The Pandemic Is Shaking the Dollar’s Supremacy
After three years of US President Donald Trump abusing America's dominant position in the global monetary and financial system, his administration's disastrous response to the COVID-19 pandemic will further erode faith in the dollar. And if the days of America's "exorbitant privilege" come to an end, so will much else.
SANTA BARBARA – With the onset of the COVID-19 crisis, the United States seems to have developed a severe case of what psychologists call dissociative identity disorder: it is simultaneously projecting two distinct personalities.
On the one hand, the US Federal Reserve has responsibly assumed a leadership role in international finance, as it did during the 2008 global financial crisis. In March, the Fed quickly resurrected a network of bilateral currency-swap arrangements with some 14 foreign central banks, and introduced new repurchase (repo) facilities for an even broader array of monetary authorities, thus ensuring an ample supply of US dollars to meet global liquidity needs. America’s central bank has once again become the world’s lender of last resort.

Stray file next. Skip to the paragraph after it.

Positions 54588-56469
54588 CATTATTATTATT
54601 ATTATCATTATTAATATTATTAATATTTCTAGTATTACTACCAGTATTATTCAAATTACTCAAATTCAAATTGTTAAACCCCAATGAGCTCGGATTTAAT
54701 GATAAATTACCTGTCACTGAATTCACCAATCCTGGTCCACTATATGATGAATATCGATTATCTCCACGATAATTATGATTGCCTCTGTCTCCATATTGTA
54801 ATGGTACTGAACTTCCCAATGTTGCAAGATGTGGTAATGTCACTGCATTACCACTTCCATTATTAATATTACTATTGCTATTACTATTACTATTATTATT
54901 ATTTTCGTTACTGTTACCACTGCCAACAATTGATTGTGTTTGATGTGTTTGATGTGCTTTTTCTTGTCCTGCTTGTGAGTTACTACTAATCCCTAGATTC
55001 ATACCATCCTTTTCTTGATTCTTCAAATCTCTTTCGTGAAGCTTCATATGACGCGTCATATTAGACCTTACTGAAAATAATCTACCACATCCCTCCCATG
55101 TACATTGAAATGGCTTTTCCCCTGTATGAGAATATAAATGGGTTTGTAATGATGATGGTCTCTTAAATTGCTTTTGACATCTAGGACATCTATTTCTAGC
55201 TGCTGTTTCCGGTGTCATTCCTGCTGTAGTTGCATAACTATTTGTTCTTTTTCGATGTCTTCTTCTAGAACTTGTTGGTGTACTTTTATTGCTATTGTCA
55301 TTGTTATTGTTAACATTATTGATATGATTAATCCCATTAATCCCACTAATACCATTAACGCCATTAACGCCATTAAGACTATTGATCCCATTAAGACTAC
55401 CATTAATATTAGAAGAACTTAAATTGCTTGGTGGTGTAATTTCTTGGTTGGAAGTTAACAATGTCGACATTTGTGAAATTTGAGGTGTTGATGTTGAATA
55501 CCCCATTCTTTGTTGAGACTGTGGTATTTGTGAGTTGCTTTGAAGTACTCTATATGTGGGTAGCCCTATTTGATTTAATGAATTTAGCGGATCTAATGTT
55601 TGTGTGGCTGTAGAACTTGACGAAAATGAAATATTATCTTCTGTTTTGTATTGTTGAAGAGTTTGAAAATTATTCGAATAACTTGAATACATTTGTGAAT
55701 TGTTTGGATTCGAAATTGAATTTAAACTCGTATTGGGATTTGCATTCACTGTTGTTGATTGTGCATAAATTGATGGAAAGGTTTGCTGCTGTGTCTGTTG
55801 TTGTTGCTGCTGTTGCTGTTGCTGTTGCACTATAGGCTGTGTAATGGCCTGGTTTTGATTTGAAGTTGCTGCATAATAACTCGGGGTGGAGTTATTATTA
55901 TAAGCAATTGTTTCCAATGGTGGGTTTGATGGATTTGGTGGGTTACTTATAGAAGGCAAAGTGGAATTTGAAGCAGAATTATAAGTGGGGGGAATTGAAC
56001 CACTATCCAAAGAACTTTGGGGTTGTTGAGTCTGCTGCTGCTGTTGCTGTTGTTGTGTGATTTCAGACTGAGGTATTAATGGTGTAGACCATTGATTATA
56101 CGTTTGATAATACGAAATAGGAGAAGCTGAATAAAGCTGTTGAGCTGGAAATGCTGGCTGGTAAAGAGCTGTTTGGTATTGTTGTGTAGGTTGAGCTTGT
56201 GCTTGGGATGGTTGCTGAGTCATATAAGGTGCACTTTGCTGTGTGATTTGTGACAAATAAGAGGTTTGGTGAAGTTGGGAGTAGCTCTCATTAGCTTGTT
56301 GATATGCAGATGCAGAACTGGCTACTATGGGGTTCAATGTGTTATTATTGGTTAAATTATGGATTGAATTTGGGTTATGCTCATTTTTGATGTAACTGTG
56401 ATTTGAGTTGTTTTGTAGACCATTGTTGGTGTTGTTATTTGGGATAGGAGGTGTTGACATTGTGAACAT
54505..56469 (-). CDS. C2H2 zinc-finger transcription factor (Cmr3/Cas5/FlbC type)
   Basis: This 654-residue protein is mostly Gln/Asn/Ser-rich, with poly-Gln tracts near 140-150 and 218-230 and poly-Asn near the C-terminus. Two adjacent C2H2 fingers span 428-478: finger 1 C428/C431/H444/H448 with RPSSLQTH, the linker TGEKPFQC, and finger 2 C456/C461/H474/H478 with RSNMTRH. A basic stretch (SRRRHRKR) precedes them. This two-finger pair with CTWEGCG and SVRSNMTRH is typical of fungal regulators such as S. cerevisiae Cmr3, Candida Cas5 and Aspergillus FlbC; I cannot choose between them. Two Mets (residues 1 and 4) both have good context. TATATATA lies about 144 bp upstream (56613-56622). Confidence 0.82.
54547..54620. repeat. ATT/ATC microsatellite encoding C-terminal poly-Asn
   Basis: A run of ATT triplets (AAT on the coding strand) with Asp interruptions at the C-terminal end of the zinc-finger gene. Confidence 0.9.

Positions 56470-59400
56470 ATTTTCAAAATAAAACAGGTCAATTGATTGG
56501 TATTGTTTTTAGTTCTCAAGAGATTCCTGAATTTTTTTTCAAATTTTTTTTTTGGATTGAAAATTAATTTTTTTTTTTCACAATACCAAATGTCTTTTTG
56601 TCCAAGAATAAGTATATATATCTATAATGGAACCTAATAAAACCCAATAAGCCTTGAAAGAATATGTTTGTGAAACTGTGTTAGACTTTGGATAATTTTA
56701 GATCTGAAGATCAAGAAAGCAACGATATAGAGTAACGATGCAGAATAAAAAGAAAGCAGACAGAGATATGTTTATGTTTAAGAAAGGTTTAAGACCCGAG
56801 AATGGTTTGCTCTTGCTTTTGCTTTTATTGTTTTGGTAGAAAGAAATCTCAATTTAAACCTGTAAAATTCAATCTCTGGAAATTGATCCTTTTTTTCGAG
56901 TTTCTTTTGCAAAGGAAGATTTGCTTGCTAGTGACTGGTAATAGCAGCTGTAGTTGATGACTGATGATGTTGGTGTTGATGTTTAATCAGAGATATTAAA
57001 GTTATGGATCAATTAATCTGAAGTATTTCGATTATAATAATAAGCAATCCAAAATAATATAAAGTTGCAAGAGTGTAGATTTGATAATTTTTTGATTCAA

On the other hand, America’s president, Donald Trump, has irresponsibly rejected the idea that international cooperation is needed to combat the impact of COVID-19 on public health and economic activity. He remains beholden to the principle of “America First,” which means that other governments must look elsewhere for any semblance of leadership. When given the opportunity, the Trump administration has made clear that it will act alone and solely in the “national interest,” as defined by the president’s own narrow transactional worldview.